For the past five years we the women of Occupy Justice have campaigned hard calling for justice for Daphne Caruana Galizia and her family. Here we are on the eve of the fifth anniversary of her killing and justice remains elusive.

We may be close to a trial of two of her killers and another one is serving a reduced sentence to help the police. But even in comparison to what we know this is nowhere near where justice should be by now.

Even worse is the failure of the state to act on the crimes Daphne’s murder was commissioned to cover up. The Maltese state is unwilling or unable to prosecute criminals with political influence. There’s a mixture of complicity and ineptitude and repeatedly in court, crooks like Keith Schembri and Yorgen Fenech are invited to laugh at us and even give reasons to make themselves out to be the victims.

The Maltese state is unwilling or unable to render justice to Daphne the journalist. We will try to do some of that with this exhibition and the documentary we co-produced with Repubblika which is premiering on Wednesday 12th where we’re looking at the investigations Daphne was working on right until the moment she was killed. Those stories continued to develop since she died, mostly through the work of other journalists who picked up her torch.

Those stories confirmed Daphne was right. The Maltese state doesn’t want to acknowledge it. It would hurt them to admit that Daphne was right when our political leaders, subordinates of Joseph Muscat, had been so, so wrong.

In our own small way, we aim to give Daphne a small portion of the justice she deserves, by recalling her work and underlining just how right she was.

The Maltese state is unwilling to render justice to Daphne the journalist. More than a year ago the public inquiry documented how the Maltese state failed to protect her life and actively created the atmosphere that allowed her killers to reach her. The same political leaders found responsible for running a state that killed a journalist, now want to write laws ostensibly to protect journalists.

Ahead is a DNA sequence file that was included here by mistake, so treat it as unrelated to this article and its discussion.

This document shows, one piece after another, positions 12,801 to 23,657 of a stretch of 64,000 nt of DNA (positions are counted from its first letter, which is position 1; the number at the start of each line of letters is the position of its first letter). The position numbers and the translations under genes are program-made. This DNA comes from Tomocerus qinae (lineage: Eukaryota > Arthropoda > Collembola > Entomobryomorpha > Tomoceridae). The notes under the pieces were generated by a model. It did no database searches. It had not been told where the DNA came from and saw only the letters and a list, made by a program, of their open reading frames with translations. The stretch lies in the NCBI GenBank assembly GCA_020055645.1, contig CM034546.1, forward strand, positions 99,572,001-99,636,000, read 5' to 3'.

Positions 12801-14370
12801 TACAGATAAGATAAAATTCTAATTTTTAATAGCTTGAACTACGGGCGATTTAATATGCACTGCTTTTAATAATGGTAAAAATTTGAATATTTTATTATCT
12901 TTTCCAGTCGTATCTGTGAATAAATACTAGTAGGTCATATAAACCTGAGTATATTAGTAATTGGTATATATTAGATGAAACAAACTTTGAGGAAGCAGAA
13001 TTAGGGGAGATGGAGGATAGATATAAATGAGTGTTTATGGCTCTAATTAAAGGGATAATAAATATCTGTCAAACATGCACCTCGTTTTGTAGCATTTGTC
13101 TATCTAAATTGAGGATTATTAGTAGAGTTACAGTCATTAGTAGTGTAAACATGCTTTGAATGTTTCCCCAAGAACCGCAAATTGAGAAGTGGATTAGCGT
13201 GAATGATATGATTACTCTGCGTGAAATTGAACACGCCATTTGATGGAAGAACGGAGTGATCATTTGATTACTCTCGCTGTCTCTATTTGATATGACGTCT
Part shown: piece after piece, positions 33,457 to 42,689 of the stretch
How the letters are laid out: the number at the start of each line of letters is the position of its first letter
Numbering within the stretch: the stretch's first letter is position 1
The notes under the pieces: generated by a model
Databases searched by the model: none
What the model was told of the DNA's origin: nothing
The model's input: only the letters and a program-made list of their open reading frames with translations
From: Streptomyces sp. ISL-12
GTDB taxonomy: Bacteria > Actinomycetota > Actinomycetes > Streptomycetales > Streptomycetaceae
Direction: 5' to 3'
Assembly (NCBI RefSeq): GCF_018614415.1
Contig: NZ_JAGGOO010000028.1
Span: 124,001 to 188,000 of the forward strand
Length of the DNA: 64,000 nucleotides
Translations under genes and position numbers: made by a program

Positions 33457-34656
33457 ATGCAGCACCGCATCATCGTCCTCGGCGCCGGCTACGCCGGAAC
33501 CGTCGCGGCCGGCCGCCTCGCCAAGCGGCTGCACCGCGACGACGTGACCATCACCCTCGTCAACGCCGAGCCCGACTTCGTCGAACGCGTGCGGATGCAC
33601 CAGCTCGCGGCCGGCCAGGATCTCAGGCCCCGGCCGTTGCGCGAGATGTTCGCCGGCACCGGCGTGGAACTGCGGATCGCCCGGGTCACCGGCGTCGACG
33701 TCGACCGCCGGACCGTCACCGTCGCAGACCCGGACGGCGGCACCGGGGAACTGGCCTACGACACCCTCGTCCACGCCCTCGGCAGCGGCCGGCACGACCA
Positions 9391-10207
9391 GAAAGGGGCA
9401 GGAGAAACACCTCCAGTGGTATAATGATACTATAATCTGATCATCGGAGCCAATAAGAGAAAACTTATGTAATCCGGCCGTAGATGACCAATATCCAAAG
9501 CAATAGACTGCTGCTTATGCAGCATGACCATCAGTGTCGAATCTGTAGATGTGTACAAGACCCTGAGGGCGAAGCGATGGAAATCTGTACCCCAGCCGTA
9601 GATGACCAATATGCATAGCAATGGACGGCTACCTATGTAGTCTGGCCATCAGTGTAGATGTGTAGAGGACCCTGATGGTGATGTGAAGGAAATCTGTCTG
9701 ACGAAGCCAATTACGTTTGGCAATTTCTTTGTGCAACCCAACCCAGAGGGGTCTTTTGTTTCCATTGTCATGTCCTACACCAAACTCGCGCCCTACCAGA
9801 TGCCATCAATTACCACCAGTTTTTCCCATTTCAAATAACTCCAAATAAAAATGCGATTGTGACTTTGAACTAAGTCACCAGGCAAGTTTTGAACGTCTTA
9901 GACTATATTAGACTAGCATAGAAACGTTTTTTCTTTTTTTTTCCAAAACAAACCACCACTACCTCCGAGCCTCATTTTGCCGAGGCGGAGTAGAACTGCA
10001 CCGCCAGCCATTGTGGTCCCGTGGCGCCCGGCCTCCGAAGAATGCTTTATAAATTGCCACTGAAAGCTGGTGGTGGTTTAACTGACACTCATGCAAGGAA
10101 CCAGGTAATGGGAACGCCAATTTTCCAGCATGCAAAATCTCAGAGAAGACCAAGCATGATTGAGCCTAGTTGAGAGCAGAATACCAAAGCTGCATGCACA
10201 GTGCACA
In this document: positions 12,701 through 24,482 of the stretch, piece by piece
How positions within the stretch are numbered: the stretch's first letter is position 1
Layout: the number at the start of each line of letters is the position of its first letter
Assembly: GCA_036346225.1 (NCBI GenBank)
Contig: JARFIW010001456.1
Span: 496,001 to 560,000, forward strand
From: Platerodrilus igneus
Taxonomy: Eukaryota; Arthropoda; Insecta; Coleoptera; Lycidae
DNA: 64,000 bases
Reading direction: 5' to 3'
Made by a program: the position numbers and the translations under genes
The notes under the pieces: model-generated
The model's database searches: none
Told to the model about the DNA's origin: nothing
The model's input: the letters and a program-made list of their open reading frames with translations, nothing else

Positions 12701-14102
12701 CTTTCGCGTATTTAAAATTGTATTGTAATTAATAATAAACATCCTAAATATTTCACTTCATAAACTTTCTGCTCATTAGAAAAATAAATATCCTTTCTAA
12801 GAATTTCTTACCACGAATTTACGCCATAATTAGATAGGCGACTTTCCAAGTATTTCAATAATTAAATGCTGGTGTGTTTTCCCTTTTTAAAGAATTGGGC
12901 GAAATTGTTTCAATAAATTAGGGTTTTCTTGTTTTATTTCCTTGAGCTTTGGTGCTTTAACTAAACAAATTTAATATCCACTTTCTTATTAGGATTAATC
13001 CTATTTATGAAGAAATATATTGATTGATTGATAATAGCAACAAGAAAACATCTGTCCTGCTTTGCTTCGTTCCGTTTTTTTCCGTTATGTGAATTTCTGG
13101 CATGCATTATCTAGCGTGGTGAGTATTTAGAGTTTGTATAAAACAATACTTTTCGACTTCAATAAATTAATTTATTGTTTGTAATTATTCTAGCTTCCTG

They expect us to trust them to empower journalists, to uncover their dalliances and their crimes. They expect us to believe they will unilaterally submit themselves to journalistic scrutiny now, when just five years ago they killed or allowed  others kill Daphne for them.

The Maltese state is unwilling to render justice to Daphne the person. They still avoid using her name as they avoided it when she was alive. They still pretend she never existed and she was never deserving of the attention her powerful work demanded.

In the absence of a proper official recognition of this victim of state failure, we’ll remember Daphne, the mother, daughter, wife, sister, aunt, and friend. Archbishop Scicluna will say mass on Sunday 16th in the morning at the Bidnija chapel.

In the afternoon at 3pm, in the hour and the place where Daphne last drew breath, we the women of Occupy Justice will pay silent tribute to Daphne. We will relive the silent horror of her taking, but we will continue to stand in hope that her example and her ultimate sacrifice moves hearts and minds.